- Bathing: Where a bath is desirable but a shower necessary, having a shower fitment over the bath can be created in a contemporary way which is classy rather than clunky, particularly if fitting a P shaped bath which incorporates a dedicated space for showering.
- Standing: The window is a key aspect to plan for at the early stages and a dormer window can allow additional headroom at tanding height. If headroom is borderline and your’re not sure if a dormer is necessary, remember to factor in that waterproofing the floor may add a couple of inches to the floor height and could make the difference between head-height being borderline or uncomfortable. A dormer window can achieve extra headroom of approximately 150mm which can be useful where the space is particularly compact and ceiling height low.
- Storing: Loft rooms notoriously result in odd nooks and crannies which can easily become unused, dead space. However, by thinking carefully about how the space will be used, it’s possible to make the most of all the space in the new room …
- If the basin and toilet need to be placed within the natural headroom of the room, it may be possible to place the bath under a sloping roof or one of the eaves areas and using the space created by a dormer or the light afforded by a sky light to make the most of blue-skies bathing which only requires enough head height for getting in and out of the bath.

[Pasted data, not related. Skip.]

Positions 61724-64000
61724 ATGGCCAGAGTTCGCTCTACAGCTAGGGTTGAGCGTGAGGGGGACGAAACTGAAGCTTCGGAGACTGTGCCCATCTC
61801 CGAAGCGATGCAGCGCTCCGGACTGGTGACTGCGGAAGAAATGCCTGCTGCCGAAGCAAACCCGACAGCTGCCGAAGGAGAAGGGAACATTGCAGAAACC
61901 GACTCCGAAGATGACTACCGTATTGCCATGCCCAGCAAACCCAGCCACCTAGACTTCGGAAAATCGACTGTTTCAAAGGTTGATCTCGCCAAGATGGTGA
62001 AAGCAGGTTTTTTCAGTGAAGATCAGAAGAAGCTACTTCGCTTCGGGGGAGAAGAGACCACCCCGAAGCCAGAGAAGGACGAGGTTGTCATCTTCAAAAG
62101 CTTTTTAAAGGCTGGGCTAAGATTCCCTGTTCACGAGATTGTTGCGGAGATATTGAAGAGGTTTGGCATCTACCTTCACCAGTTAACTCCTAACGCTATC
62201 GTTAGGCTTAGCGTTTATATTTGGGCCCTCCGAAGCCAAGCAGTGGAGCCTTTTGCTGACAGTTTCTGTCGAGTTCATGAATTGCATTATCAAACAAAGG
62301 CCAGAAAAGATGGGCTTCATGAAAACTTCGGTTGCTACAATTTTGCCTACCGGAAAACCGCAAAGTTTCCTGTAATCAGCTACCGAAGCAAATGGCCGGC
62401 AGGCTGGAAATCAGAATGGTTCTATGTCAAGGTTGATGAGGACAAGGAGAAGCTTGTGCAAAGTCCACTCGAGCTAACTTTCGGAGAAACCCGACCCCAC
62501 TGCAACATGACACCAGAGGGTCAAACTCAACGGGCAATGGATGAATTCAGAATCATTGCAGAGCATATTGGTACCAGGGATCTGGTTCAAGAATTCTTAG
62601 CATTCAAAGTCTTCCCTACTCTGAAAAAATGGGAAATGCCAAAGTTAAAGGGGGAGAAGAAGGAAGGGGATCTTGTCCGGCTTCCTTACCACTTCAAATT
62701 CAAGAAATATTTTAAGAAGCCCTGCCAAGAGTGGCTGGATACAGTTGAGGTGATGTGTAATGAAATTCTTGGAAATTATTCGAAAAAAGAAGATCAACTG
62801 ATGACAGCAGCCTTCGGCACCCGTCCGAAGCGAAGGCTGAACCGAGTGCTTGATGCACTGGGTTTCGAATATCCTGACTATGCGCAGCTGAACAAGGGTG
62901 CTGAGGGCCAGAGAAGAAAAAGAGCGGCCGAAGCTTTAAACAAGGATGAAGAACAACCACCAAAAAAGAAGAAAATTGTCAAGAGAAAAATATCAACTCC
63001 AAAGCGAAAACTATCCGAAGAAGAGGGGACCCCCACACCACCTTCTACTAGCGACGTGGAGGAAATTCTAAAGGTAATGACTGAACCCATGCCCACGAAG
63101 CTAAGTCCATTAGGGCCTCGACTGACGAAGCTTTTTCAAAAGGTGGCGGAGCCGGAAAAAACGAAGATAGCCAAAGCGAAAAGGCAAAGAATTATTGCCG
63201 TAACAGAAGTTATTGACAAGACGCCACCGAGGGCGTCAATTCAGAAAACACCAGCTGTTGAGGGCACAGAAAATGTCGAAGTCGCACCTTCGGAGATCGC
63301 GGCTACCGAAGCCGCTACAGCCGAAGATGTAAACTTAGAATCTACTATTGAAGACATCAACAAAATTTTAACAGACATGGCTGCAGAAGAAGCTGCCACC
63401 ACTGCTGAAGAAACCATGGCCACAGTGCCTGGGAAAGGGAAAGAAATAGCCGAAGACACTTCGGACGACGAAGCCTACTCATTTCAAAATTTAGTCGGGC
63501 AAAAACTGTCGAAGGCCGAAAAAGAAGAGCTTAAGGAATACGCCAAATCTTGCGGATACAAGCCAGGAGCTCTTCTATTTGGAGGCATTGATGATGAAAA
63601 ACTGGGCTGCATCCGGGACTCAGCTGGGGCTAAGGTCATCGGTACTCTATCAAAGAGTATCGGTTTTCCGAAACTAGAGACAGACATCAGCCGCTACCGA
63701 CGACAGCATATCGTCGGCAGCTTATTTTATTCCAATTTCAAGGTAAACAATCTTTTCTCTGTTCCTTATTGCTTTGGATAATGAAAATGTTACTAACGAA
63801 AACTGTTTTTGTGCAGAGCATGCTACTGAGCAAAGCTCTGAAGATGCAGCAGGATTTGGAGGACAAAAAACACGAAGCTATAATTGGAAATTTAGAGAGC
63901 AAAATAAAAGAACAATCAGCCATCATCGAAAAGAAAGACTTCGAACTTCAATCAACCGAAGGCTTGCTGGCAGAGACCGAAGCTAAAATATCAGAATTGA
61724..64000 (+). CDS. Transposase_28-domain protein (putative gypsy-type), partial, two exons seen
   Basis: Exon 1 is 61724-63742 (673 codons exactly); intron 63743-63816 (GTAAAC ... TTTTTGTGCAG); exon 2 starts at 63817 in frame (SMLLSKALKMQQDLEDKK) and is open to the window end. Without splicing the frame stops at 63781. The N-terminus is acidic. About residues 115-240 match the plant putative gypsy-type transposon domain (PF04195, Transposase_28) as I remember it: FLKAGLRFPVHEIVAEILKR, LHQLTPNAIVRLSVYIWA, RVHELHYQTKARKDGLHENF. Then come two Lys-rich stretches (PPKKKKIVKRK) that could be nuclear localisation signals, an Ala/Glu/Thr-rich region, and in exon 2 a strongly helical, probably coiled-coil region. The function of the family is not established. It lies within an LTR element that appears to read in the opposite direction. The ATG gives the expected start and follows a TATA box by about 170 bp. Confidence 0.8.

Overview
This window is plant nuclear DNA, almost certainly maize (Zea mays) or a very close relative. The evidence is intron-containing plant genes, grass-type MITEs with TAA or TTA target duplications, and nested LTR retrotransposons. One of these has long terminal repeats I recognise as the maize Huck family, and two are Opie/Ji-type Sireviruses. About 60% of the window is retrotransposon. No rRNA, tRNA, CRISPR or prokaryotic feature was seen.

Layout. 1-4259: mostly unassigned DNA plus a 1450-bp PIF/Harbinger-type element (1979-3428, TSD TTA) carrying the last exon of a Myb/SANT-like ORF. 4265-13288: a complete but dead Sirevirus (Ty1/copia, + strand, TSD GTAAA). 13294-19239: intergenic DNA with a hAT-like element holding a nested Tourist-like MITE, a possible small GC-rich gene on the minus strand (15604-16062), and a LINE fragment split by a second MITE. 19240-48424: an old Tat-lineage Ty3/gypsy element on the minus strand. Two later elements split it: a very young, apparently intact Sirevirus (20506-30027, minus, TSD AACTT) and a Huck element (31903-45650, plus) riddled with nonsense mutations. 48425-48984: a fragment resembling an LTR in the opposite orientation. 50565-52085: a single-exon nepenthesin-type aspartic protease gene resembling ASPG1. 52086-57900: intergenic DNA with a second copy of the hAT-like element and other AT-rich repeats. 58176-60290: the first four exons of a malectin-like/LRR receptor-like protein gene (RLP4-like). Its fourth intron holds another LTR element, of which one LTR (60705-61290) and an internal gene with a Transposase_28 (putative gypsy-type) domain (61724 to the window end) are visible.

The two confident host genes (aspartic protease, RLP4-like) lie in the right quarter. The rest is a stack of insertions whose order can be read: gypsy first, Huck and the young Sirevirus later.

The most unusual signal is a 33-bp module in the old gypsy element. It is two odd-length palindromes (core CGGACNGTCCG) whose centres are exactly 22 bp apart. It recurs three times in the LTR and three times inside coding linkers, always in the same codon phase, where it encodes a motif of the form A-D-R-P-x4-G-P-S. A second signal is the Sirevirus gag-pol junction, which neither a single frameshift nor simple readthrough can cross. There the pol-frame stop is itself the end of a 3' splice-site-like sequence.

- Use eaves spaces to tuck fixtures out of the way, such as with a corner bath or basin or have additional built-in storage created at the design stage rather than having to squash a storage unit in there afterwards and spoil the design of your lovely new space.
- Space save by using cabinetry with sliding doors or shelves instead of drawers and wide-swinging doors.
Finally, what about those finishing touches to add space to the smallest room? Where an en-suite or wetroom is particularly compact, using reflective materials can dramatically increase sense of space, for example gloss tiles, reflective cabinetry and glass doors or mirrors can also create the effect of space as well as depth for a room that will be worth the extra planning time to get right.